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2021 Marlins Season Review: Jesús Aguilar

All things considered, the 2021 campaign was pretty good for Aguilar.

Jesus Aguilar #24 of the Miami Marlins in action against the New York Mets during a game at Citi Field Photo by Rich Schultz/Getty Images

2021 Timeline

  • July 28: Craig Mish reports negotiations between Jesús Aguilar and the Marlins on a potential two-year contract extension. They tabled those talks following the trade deadline.
  • Left knee inflammation sent Aguilar to the injured list on September 8, ending his season prematurely.
  • September 28: Aguilar underwent arthroscopic surgery on his left knee. He should be ready for Opening Day.

By The Numbers

The Marlins decided to keep Aguilar for the 2021 season, perhaps assuming that Major League Baseball would have the universal designated hitter in effect. Even without a DH spot to use, the decision paid off for them: Aguilar had another strong showing for Miami. The Venezuelan played in 131 games and recorded 23 doubles, 22 home runs, 93 runs batted in, 49 scored runs and 46 bases on balls, along with a .261/.329/.459 slash line.

Aguilar led the Marlins in RBIs by far and at times led the National League in that category, all while being on an affordable salary of $4.3 million. Unfortunately, a left knee injury prevented him from reaching 100 ribbies.

Aguilar continued to improve at the plate as a more selective, disciplined hitter. His strikeout percentage has gradually dropped from 30.2 in 2017 to 18.2 this time—what was once a weakness is now a strength of his game. He also registered the lowest chase percentage of his career (27.3%). In particular, his 1st-pitch swing percentage went down from 14.8% to 9.0%.

Agui was a threat with runners in scoring position and one of the best players for the Marlins in that environment. When he found runners on second and/or third, he slashed .328/.401/.568, way above his .200/.270/.317 averages when no one was on the basepaths.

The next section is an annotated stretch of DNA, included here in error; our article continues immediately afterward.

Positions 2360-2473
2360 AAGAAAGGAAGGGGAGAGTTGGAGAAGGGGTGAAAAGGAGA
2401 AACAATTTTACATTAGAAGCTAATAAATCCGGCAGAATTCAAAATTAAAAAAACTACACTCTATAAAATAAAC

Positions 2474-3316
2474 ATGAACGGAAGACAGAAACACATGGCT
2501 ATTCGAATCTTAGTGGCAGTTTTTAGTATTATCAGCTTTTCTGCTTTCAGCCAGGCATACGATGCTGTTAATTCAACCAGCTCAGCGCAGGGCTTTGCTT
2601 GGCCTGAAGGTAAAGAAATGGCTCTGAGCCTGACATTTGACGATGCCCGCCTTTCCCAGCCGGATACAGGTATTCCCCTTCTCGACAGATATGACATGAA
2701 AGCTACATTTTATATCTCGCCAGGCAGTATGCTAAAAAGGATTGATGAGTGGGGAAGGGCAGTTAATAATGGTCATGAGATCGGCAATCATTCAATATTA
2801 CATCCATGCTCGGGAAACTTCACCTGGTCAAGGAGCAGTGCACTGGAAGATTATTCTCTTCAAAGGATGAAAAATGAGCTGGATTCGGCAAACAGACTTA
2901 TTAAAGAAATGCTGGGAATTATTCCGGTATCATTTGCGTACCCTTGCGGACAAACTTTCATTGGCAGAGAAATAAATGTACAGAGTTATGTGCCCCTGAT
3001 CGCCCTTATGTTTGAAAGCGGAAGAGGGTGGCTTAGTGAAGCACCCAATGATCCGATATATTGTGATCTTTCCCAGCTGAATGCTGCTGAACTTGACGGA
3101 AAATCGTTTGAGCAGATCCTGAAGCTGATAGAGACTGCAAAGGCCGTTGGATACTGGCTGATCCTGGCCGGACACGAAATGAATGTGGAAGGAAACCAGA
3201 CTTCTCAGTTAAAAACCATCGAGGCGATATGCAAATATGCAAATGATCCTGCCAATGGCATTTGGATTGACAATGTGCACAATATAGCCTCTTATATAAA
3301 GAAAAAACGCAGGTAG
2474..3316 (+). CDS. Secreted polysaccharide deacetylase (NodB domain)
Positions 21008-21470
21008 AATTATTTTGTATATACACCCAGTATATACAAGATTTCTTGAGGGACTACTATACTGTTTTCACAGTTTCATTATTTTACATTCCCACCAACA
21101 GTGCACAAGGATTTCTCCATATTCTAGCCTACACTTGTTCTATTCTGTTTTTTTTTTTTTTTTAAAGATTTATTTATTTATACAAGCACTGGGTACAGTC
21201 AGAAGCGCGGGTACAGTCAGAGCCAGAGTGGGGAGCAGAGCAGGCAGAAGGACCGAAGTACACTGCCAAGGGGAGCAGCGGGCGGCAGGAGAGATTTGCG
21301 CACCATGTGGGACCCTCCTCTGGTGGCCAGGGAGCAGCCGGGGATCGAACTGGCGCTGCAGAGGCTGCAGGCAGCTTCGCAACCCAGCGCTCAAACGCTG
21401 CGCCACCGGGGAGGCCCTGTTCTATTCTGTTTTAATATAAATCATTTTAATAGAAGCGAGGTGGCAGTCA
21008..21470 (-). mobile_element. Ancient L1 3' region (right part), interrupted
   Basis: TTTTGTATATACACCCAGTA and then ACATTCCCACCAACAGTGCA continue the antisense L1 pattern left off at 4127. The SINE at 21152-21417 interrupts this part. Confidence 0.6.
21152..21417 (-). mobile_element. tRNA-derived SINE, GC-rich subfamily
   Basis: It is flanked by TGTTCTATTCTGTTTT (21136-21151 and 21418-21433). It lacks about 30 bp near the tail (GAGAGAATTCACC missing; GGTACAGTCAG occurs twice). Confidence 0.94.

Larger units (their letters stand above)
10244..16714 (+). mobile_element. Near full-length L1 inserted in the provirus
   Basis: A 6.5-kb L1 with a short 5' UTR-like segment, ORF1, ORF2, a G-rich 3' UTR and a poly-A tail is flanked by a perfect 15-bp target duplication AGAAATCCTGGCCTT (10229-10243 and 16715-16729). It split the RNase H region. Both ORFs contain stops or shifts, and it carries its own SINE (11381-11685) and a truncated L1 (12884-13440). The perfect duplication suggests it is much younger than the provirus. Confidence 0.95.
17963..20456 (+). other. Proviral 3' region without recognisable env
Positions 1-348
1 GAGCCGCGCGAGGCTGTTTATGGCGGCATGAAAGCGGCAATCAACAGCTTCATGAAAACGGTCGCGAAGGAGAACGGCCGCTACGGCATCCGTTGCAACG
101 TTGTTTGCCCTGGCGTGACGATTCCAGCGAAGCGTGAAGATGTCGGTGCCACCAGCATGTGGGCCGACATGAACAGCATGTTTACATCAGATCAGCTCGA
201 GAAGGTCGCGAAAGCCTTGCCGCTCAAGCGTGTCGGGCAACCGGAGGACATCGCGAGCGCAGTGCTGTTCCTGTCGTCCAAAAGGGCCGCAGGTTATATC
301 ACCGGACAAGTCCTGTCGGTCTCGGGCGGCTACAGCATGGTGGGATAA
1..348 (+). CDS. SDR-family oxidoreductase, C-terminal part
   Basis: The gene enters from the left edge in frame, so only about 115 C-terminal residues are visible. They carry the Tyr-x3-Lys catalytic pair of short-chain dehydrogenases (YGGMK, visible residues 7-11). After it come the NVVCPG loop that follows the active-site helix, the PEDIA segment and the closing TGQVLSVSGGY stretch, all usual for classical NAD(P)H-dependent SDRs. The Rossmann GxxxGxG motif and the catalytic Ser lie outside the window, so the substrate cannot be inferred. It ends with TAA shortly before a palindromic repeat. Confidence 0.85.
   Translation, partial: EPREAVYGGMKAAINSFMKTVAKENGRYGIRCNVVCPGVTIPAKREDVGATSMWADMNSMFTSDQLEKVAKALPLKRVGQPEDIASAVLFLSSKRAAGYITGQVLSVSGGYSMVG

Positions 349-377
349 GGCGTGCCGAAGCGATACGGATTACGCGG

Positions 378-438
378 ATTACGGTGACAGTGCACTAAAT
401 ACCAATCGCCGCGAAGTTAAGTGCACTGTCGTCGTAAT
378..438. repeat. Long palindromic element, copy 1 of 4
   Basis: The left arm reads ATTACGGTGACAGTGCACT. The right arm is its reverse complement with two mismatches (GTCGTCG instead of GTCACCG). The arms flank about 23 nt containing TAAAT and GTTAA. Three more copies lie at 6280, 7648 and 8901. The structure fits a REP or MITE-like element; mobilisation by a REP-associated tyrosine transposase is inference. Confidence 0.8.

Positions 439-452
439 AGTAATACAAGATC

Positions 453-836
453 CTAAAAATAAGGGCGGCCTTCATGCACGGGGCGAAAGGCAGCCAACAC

Early on, Aguilar had trouble hitting at LoanDepot Park. By season’s end, his splits were still unusual (91 wRC+ at home vs. 132 wRC+ on the road). Maybe it was just randomness, but he made much more hard contact away from Miami and at higher launch angles.

Overall, Aguilar made a strong statement for why—health permitting—he should remain in the heart of the Marlins’ lineup.


Will Jesús Aguilar Be Back?

If the Marlins were seriously thinking about moving on from Aguilar, then they would’ve shopped him more aggressively at the 2021 trade deadline.

The Marlins can benefit a lot if MLB finally makes the DH a permanent part of the NL. That way, it would be simple for Aguilar to co-exist with Lewin Díaz covering first base. Plus, DH-ing Aguilar would help mitigate the risks of his recovery from knee surgery.

Aguilar just had one of the most productive hitting seasons for a Marlin since J.T. Realmuto left the building. He is due a pay raise in 2022, his final year of arbitration eligibility, but it won’t be easy to find a better solution at a more efficient price.

For the time being, Aguilar playing for the Fish in 2022 is close to a sure thing.